From an American perspective, last Tuesday’s Israeli election contained elements of the bizarre. Israel borders a territory that has just been taken over by a terrorist organization sworn to destroy it. A state whose nuclear weapons ambitions are being considered by the Security Council has threatened Israel with extinction. And yet at election time, interest in Israel’s leadership decreased, and some parties were rewarded for their focus on social and economic issues. Voter turnout was 62 percent — dramatically low for Israel, whose elections usually boast a turnout of over 70 percent.
These results may seem surprising to some observers. In the Washington Post, pollster Stanley Greenberg compared the Israeli election’s apparent focus on economic issues to a hypothetical American election centered on prescription drugs following an al-Qaida victory in Mexico.
Hamas’ electoral success poses such a threat to Israel. For the first time in decades, the Palestinian leadership is unambiguous about its intentions. Article Seven of the Hamas charter reads, in part, “The stones and trees will say O Moslems, O Abdulla, there is a Jew behind me, come and kill him.” Israelis understand that negotiating with an entity that refuses to recognize its right to exist is a contradictory, dangerous enterprise. Neither, however, do most wish to control the entire West Bank for the indefinite future. The middle-of-the-road option appears to be unilateral disengagement, carried out by Sharon in Gaza last summer, and Olmert’s similar withdrawal plan for much of the West Bank.
But this apparent consensus view conceals divisive questions. How much land should the Israelis leave unilaterally, when they know that the following day a terrorist organization will take it over? Factual considerations (the shortest distance between the Mediterranean Sea and the West Bank is nine miles) suggest there ought to be an overriding Israeli concern with ensuring defensible borders. Further unilateral withdrawal unfortunately signifies both the hopelessness of negotiations with this Palestinian government and the appearance of one-sided compromise.
Another important issue facing the Israeli people at the polls was the Iranian nuclear program. No Zionist government will compromise the existence of the state. Israeli policy towards the Iranians is not expected to differ among the mainstream electoral choices. However, it will be very difficult for Israel to do anything concrete about Iranian nuclear aspirations without the tacit or open support of the United States. China and Russia, which both have interests in Iranian oil, have mired U.S. efforts at the United Nations to slow the Iranian nuclear program. Israel may soon face the issue of whether to attempt to stall or thwart Iranian ambitions over the opposition of the vast majority of the world’s states.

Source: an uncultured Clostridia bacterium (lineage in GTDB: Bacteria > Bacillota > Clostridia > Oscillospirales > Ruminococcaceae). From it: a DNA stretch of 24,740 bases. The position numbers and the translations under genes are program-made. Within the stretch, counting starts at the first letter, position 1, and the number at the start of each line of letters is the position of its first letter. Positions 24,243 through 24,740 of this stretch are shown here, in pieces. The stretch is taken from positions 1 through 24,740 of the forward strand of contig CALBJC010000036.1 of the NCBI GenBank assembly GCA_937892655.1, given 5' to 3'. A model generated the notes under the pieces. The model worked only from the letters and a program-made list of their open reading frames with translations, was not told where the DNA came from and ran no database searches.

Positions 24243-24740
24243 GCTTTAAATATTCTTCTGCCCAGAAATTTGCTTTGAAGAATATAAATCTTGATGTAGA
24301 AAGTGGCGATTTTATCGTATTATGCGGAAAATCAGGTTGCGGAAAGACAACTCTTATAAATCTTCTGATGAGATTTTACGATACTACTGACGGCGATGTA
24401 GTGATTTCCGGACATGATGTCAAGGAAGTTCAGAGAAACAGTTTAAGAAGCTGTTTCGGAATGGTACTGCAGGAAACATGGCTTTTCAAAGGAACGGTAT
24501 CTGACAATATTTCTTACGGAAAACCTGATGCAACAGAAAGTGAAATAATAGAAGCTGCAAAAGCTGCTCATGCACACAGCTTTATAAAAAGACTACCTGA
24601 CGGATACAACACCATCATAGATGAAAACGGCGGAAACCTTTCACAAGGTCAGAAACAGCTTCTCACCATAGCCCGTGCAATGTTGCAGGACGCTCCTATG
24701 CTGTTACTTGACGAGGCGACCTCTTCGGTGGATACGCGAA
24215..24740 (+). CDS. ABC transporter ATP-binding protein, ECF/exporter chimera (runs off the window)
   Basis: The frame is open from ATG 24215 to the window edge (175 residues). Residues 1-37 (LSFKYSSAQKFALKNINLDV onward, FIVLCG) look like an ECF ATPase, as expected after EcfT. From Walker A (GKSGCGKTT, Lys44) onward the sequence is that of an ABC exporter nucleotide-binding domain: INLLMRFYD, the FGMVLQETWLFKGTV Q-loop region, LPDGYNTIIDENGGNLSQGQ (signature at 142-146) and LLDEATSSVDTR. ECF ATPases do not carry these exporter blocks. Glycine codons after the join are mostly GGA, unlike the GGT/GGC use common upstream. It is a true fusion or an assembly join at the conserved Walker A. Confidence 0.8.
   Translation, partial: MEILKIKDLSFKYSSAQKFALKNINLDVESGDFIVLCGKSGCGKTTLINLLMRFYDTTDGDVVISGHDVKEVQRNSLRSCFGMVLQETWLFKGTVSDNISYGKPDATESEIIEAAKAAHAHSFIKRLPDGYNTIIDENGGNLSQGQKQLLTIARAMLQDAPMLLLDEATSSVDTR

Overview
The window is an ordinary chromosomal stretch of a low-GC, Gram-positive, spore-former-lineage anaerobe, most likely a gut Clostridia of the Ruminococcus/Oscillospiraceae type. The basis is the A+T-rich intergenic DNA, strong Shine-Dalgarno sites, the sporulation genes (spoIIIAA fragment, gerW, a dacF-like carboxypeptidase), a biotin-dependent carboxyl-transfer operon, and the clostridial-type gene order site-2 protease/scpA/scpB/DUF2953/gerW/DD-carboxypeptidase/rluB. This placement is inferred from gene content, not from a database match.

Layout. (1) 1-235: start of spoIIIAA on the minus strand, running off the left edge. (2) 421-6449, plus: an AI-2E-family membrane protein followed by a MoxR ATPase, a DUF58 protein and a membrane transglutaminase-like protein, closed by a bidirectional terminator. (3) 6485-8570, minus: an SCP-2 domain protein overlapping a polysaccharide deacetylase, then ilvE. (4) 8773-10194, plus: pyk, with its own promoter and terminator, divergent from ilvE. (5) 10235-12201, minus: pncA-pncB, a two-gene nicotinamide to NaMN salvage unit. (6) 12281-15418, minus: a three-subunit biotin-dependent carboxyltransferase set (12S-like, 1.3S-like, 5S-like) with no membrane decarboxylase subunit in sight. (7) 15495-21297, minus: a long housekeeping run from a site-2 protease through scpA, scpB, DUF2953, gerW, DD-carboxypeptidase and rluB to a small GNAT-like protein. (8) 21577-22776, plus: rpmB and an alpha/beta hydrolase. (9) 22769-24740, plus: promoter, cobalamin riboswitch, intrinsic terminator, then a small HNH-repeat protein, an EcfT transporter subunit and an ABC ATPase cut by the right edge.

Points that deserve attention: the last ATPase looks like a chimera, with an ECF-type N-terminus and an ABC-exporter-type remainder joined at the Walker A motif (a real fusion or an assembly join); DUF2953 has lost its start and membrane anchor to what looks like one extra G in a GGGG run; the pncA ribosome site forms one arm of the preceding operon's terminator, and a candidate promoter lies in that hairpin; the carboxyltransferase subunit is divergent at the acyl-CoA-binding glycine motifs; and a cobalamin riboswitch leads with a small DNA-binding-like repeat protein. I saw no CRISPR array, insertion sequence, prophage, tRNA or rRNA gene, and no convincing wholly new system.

How, then, did Israelis respond to these issues at the polls? Kadima, the self-proclaimed centrist party formed by Ariel Sharon and led by Ehud Olmert after Sharon’s stroke, ran largely on a platform of further unilateral withdrawal from the West Bank similar to the disengagement from the Gaza Strip. It received 28 seats in the 120-member parliament. (Bear in mind that no party has ever won more than 40 seats in any Israeli election.) The center-left Labor party, led by former union chief and Sephardic Jew Amir Peretz, returned to its socialist roots and won a substantial 20 seats. Likud, the center-right party that Ariel Sharon abandoned, led by ex-finance minister Benjamin Netanyahu, won only 11 seats. The Arab parties took 10 seats.
These results have been partially explained as a manifestation of the Israeli worry that American-style capitalism has widened the gap between rich and poor to an intolerable extent. In particular, the decimation of Likud has been attributed partly to a repudiation of Netanyahu’s free market policies, exemplified by the success of populist third parties such as the Yisrael Beiteinu (Israel is Our Home) party, headed by Moldovan immigrant Avigdor Lieberman, and Rafi Eitan’s Pensioner’s Party. Right-wing opposition to the foreign policy of Kadima and Labor was split largely along an ethnic, economic and social divide.
Voting on “bread and butter” issues is understandable for many. But casting the election as the result of an Israeli decision to downplay security issues does not reflect the crucial divisions among Israeli political parties and the real choices that lie ahead. Let us hope, then, that the perception of last week’s election as an “it’s the economy, stupid,” vote will not paper over real divisions within Israeli society about how to proceed without a viable peace partner. Israeli “disengagement” was never intended to refer to an absence of vigorous debate, and only a reinvigorated electorate fully cognizant of the options and their consequences can hope to make the right decisions in the future.
Rachel Bayefsky-Anand is a freshman in Morse College. Michael Pomeranz is a freshman in Silliman College. Both are members of Yale Friends of Israel.